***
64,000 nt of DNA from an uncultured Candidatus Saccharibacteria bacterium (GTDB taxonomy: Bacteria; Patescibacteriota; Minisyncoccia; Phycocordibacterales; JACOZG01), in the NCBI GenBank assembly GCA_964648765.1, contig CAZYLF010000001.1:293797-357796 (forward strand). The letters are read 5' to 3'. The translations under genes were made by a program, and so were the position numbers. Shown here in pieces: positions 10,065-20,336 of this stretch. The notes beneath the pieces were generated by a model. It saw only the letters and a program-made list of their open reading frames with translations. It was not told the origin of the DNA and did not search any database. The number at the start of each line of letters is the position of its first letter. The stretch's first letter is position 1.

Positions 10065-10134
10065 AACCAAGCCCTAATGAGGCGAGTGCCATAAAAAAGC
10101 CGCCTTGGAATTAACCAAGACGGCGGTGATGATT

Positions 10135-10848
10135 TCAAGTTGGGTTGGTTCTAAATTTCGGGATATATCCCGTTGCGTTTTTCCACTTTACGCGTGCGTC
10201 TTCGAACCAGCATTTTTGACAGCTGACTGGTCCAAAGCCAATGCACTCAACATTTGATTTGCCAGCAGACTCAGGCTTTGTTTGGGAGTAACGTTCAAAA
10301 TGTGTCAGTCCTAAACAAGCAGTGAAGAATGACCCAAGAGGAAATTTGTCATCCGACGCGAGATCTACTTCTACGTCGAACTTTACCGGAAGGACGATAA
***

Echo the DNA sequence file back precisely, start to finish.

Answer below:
64,000 nt of DNA from an uncultured Candidatus Saccharibacteria bacterium (GTDB taxonomy: Bacteria; Patescibacteriota; Minisyncoccia; Phycocordibacterales; JACOZG01), in the NCBI GenBank assembly GCA_964648765.1, contig CAZYLF010000001.1:293797-357796 (forward strand). The letters are read 5' to 3'. The translations under genes were made by a program, and so were the position numbers. Shown here in pieces: positions 10,065-20,336 of this stretch. The notes beneath the pieces were generated by a model. It saw only the letters and a program-made list of their open reading frames with translations. It was not told the origin of the DNA and did not search any database. The number at the start of each line of letters is the position of its first letter. The stretch's first letter is position 1.

Positions 10065-10134
10065 AACCAAGCCCTAATGAGGCGAGTGCCATAAAAAAGC
10101 CGCCTTGGAATTAACCAAGACGGCGGTGATGATT

Positions 10135-10848
10135 TCAAGTTGGGTTGGTTCTAAATTTCGGGATATATCCCGTTGCGTTTTTCCACTTTACGCGTGCGTC
10201 TTCGAACCAGCATTTTTGACAGCTGACTGGTCCAAAGCCAATGCACTCAACATTTGATTTGCCAGCAGACTCAGGCTTTGTTTGGGAGTAACGTTCAAAA
10301 TGTGTCAGTCCTAAACAAGCAGTGAAGAATGACCCAAGAGGAAATTTGTCATCCGACGCGAGATCTACTTCTACGTCGAACTTTACCGGAAGGACGATAA